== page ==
Oil field workers place well pipe on a rig in Weld County, Colorado, January, 27, 2016.
RJ Sangosti—Getty Images
By Denver Nicks
February 4, 2016

Intending to financially support both innovation in clean energy and the Highway Trust Fund while incentivizing a move away from the use of fossil fuels, the White House Thursday announced a proposed $10 per barrel fee to be levied on oil companies.

President Obama’s “21st Century Clean Transportation System” proposal calls for increasing investment in clean transportation infrastructure by 50% while reducing America’s reliance on oil. The White House says the plan will reduce carbon emissions, create jobs and expand transportation opportunities like public transit and passenger rail.

According to the statement announcing the fee, the plan calls for investments in clean transportation infrastructure while also “providing for the long-term solvency of the Highway Trust Fund to ensure we maintain the infrastructure we have.”

“By placing a fee on oil, the President’s plan creates a clear incentive for private sector innovation to reduce our reliance on oil,” the White House statement says, “and at the same time invests in clean energy technologies that will power our future.”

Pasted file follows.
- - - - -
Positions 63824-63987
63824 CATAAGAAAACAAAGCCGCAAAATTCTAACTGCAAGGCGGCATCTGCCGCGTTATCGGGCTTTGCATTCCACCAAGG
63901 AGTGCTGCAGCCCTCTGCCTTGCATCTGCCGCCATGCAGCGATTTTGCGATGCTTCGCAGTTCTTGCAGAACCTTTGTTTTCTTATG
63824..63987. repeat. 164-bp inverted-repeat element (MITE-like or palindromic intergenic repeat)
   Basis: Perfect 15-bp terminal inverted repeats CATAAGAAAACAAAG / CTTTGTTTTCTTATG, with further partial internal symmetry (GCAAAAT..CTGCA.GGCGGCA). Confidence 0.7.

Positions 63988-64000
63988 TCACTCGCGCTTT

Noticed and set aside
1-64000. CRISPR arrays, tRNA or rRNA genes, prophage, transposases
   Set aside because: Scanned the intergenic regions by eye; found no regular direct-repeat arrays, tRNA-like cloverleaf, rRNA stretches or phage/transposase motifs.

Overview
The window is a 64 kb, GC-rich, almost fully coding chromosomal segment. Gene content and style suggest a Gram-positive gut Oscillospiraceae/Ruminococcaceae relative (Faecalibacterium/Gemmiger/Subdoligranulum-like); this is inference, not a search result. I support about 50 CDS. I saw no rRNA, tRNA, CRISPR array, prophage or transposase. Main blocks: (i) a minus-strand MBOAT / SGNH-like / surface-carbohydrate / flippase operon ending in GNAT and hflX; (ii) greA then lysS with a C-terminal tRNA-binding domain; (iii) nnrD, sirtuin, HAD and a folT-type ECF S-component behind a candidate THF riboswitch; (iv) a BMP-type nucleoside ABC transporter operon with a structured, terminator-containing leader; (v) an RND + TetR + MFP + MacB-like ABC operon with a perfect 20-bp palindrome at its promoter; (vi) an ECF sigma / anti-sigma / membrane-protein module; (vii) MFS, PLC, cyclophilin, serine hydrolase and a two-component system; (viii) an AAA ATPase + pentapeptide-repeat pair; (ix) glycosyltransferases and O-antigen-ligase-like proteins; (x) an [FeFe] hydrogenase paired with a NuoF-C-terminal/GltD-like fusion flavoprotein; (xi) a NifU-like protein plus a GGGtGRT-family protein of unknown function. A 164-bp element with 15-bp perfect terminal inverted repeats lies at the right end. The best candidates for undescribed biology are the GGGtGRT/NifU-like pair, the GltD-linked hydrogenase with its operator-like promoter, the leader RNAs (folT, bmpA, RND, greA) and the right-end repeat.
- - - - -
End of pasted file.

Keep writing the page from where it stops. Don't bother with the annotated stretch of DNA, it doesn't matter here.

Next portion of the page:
While fluctuations in the price of oil have complicated and indeterminate trickle down effects a $10 hike to the price of oil is likely to be felt in the wider economy. Over the long term, for example, such a surcharge would be likely to increase the price of air fare, as airlines cover higher fuel prices by passing that cost along to consumers.

“A $10 per barrel price increase would cost the airline industry about $4.3 billion per year. That’s not insignificant,” Cheapair.com CEO Jeff Klee told MONEY. “It’s wishful thinking that the airlines would just absorb the full extra cost without eventually passing it on.”

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